This isn’t the end of Ben’s story. The next two years were starting to look good, with promotions at work, enough money to rent a flat, and the support of close family living nearby. But the lure of gambling was too strong for Ben to overcome.
“I found fruit machines enticing and boredom was part of it as well. I’ve always needed lots of stimulation – my mum always said I was a hyperactive child. At this stage my job was going well and I had been given a company car as I needed to travel around the UK. But this travel contributed to my downfall.
“The job involved regular nights away staying at hotels, which were inevitably close to pubs, and within the pubs were fruit machines. I had more disposable income than ever before, but to pass the time I started gambling again, and regularly lost around £800 to £900 each month in pub fruit machines and arcades. My job started to become much more pressurised, and my gambling basically went through the roof.
“Games like Reel King and Monkey Business in the arcades were my favourite. I was playing on Category B3 machines with £500 Jackpots, which preceded Fixed Odds Betting Terminals with a multitude of different games. It was easy to lose £200 in one evening or more over the course of a weekend”
But worse was to come for Ben when he was entrusted with a company credit card, intended for hotel bills and the like. He used the card to fund his gambling addiction, and accrued £1500 in debt.
“When I lost my job I knew I had hit rock bottom. In some ways there was a sense of relief as I had been found out. This was the worst it could get and I knew I had to put a stop to things once and for all. Even suicide crossed my mind at this stage as a way out. I needed “Big Help” and I knew that.
“I was very lucky to be offered a place at a residential treatment centre, The Gordon Moody Association. The combination of individual therapy, group cognitive behaviour therapy and just being with people who understood me made all the difference. I was there for fifteen weeks in total. I also had help from the only NHS gambling clinic in the country, based in Soho, London, which was really helpful too. Everyone came from different walks of life, but we were all coming from the same place.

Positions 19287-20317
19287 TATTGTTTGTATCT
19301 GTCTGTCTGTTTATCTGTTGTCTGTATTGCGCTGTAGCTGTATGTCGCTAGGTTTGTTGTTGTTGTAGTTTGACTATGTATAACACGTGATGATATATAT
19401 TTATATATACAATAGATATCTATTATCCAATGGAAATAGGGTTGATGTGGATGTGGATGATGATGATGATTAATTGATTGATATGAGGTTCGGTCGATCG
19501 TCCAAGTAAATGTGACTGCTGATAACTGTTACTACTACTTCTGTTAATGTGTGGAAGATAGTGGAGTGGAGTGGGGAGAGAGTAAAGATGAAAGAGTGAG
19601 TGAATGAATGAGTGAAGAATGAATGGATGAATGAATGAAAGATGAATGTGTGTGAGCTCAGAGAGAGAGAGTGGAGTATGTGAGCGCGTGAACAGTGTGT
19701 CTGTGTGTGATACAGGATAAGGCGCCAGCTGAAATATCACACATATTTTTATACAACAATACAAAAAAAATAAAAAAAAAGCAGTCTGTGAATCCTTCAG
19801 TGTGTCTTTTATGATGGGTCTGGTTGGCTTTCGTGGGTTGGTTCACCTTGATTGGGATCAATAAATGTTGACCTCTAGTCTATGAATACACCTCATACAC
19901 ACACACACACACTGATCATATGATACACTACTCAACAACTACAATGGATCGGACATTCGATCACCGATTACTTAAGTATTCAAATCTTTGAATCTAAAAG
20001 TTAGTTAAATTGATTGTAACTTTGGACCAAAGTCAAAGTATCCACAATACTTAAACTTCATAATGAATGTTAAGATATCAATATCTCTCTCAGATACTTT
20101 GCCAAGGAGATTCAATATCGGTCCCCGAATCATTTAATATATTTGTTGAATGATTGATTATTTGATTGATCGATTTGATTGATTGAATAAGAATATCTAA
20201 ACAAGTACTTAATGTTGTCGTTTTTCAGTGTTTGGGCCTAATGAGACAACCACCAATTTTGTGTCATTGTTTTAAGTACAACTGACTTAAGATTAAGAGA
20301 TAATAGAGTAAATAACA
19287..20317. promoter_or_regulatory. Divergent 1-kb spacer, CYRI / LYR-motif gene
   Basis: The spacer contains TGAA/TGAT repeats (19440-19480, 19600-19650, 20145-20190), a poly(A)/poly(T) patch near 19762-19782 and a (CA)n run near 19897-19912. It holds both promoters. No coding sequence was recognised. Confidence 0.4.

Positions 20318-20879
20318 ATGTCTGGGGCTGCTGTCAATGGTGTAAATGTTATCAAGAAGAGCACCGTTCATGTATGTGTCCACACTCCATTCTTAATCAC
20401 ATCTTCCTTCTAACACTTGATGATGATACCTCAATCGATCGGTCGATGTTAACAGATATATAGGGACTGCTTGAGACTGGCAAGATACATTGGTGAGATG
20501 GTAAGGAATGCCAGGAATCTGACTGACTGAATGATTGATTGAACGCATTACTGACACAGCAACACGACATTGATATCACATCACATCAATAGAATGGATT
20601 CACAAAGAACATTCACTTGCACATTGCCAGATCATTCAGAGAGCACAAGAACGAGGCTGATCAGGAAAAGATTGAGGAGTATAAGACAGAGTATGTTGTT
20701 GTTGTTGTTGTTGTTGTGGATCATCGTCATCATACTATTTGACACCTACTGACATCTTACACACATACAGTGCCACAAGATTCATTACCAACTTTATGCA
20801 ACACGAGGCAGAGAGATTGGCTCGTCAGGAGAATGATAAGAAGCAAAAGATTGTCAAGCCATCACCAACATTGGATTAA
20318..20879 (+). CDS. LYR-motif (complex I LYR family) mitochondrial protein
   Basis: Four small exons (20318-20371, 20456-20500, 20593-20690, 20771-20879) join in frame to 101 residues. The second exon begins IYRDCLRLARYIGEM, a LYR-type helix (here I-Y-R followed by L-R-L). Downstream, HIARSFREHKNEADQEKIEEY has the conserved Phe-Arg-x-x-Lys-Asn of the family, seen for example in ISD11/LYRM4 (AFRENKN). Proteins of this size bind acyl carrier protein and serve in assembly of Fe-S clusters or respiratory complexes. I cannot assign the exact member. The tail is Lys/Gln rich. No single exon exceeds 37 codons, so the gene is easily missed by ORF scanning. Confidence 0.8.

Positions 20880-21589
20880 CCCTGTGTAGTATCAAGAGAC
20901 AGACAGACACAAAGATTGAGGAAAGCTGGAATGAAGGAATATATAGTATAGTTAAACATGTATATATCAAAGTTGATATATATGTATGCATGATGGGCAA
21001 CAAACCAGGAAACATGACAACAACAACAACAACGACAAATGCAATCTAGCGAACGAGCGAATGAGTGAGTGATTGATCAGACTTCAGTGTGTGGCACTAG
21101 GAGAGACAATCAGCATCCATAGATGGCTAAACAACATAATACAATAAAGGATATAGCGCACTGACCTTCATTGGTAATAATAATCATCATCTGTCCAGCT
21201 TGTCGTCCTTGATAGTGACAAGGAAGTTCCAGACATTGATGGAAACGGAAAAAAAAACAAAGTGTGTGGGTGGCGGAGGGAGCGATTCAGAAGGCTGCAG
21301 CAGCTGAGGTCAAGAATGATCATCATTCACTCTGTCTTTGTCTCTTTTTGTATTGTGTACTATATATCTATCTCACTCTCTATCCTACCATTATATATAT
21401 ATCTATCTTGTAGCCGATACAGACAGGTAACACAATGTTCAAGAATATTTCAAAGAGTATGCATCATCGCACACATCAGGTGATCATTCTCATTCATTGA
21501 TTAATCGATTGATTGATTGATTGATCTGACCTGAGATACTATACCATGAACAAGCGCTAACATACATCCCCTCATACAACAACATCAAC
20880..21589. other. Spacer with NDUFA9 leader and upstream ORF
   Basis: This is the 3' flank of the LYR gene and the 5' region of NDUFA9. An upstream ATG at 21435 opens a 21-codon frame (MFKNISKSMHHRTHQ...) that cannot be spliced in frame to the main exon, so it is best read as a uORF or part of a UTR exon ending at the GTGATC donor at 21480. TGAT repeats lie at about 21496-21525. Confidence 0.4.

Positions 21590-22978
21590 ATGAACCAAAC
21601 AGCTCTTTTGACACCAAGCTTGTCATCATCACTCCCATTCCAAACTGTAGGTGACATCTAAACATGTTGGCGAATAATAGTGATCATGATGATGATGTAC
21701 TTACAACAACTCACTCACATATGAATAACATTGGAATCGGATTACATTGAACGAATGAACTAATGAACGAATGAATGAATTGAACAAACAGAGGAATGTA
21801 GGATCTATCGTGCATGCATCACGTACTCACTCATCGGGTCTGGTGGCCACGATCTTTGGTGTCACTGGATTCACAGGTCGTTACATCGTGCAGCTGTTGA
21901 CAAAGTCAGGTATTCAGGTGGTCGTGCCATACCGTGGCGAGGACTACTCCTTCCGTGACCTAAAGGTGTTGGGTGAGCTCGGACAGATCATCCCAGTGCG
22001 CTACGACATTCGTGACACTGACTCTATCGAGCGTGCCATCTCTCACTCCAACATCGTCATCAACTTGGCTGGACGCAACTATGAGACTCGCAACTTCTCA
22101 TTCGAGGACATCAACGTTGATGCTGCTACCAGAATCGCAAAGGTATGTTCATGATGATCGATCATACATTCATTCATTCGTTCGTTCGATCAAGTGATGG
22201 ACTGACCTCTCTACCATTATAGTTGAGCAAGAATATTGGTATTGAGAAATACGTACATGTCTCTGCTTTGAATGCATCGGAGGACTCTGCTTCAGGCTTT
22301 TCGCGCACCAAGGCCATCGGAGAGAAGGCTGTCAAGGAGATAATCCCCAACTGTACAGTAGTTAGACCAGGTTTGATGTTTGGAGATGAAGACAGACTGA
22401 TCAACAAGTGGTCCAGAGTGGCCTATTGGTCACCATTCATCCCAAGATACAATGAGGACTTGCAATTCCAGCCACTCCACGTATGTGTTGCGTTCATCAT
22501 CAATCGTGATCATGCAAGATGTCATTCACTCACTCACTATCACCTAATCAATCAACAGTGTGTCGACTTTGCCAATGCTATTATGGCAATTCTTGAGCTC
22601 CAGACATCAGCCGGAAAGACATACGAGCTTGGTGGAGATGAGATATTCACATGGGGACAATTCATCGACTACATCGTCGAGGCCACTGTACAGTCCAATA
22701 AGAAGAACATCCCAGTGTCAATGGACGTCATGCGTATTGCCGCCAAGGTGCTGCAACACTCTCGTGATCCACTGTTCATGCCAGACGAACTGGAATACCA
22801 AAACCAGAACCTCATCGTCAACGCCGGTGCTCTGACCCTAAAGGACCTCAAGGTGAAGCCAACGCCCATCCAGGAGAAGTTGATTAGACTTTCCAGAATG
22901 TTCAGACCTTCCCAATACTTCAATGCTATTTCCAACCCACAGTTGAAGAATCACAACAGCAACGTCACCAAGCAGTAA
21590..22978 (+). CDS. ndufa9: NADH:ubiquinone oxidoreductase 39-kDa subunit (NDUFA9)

“Gambling can become an addiction just like drugs or alcohol. I’ve not gambled for the last eighteen months, but of course I do have urges. Willpower is a big part of my abstinence, and as I’m currently out of work I don’t have the financial means to gamble. The real test will be when I am earning again. Finding something that can replace gambling addiction is difficult, but having a supportive family and friends has made a real difference, along with help from gambling organisations.
“My advice to other addicts is to realise that you aren’t on your own. Gambling addicts have a real tendency towards isolation. There is help out there, but there isn’t enough. I believe that gambling is going to become an even bigger problem with increasing levels of anti-social behaviour and crime. Schools need to provide education on gambling, in the same way that they do for drugs and alcohol. Children need to know the dangers of gambling. The modern machines create situations which the brain finds addictive, as they are geared to near misses.
“Gambling addiction will be with me for life. But I feel hopeful for the future, and I plan to work as a volunteer with gambling addicts. Helping others is something I feel I can do.”
C Copyright 2012 Sarah Marten All Rights Reserved